Ask an Expert - Resource guarding

Ask an Expert - Resource guarding


Q: My Yorkie, Angel, is a tiny terror. From the time he was a baby, he’d growl if we picked him up from out of his bed. This behaviour has escalated into growling and the occasional nip should anyone try to touch him while he’s in his bed. I’ve been through two trainers who have labeled him a “resource guarder” but no tips have straightened him out. Please help! — Anxious About Angel in Arlington

A:Since the behaviour is triggered when Angel is on his bed, begin the following touch and handling exercises when he is in a non-reactive location. What does he absolutely love? A particular treat? Playing with a special throw toy? We want to associate this reward with his being approached and, eventually, being picked up. We’re also going to pair a phrase with the action.

Approach Angel while he’s lying on the carpet. In a happy voice say, “Party time!” and immediately present the reward (the treat or chew toy). Gradually work into using the phrase, touching him, and then rewarding. Eventually, the touch will turn into picking him up, putting him down, then rewarding. Even if he shows no negative reaction, keep it up—the idea is to get a look of happy anticipation when you say, “Party time!”

The next step is to move to his bed but, for now, substitute a new bed for the one he guards. Start with the phrase, approach, and reward. Always work under his threshold. If you see growling or other signs of reactivity or discomfort, you’ve pushed too far too fast. Go back to where you had success and start from there. Over time, you should be able to approach and pick Angel up when he’s on the bed, with him being happy about it. Just be sure the consequence is always something wonderful.

Now use his original bed but place it in a different location; once that situation is successful, do the routine with him on the original bed in the original location. Eventually, the happy phrase can be faded out, as he will have come to associate your approach and being picked up with wonderful things.

Reactive behaviour is best treated with professional supervision, so I suggest you find another trainer to help implement this program.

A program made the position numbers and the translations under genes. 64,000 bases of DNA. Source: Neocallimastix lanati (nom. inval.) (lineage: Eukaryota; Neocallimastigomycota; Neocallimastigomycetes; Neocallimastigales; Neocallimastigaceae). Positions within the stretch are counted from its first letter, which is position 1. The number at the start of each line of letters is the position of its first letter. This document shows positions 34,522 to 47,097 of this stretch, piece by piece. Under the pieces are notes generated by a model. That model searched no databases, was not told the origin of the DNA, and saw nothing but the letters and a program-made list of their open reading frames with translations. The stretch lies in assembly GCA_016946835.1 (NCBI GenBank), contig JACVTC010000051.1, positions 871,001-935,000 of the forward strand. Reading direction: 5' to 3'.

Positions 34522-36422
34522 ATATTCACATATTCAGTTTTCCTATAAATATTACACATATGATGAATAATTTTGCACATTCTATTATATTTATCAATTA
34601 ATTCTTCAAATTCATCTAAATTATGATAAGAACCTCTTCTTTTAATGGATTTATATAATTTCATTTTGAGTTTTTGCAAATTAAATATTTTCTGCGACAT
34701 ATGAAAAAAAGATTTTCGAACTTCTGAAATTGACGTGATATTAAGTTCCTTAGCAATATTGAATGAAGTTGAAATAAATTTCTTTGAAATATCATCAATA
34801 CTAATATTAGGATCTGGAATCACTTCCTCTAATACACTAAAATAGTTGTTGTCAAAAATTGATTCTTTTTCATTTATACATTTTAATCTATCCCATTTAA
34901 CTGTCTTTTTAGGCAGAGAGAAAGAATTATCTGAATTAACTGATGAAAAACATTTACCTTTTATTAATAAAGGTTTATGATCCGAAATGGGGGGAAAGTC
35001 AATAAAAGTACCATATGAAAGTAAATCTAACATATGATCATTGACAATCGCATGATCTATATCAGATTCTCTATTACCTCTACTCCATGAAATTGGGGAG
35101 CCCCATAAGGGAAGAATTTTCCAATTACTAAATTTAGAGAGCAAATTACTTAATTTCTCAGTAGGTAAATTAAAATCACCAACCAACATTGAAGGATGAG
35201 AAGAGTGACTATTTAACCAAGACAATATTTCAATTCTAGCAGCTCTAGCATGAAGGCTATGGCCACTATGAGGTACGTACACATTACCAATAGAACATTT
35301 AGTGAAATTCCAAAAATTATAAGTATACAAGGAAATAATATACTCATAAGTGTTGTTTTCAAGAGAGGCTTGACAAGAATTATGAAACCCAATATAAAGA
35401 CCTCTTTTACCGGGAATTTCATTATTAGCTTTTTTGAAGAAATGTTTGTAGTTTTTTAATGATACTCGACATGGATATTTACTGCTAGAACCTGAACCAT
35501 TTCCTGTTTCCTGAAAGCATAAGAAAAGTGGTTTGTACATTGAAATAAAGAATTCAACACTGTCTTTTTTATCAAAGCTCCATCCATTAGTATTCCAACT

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Comments (1)

i don't know if i am in the right place to ask a new question. i have looked and looked for the right place and this is the best i can find. i have a 12 week old japanese chin. i have had many chins through the years as well as other dogs. for the first time ever i am having 2 issues that i have never had before. the first one is when i take her out, we spend at a minimun of an hour outside together. she will not under any circumstances pee or poop outside no matter what i do. when she is in the house, 90% of the time she will poop on the puppy pad. she has been very good at that. however, she rarely pee's on the puppy pad. she will just pee on the floor. i never catch her tho because it is in another room. a couple times she has done it in front of me and of course i startle her and correct her. thing is, whenn she does pee in the other room its not like she knows it is wrong and is hiding like alot of other dogs do. she does it like its ok to do. i am hoping you have another idea besides the crate because this pup is the most hyper pup i have ever owned. i know now what people mean when they say "bouncing off the walls" she never stops 20 hours a day. at this point, it is very hard to try to teach her anything at all because she is 4 pounds of fire. i am not a dummy when it comes to dogs. i have trained dogs to ring the doorbell to come in, carry groceries from the car (bigger breed dogs mind you)taught them when i go "bang" they fall over and do hurt dog where they are crawling to me on their belly's. and on and on. i have never used a crate on a dog. i am at a loss. please help me
Mon, 04/13/2015 - 08:07

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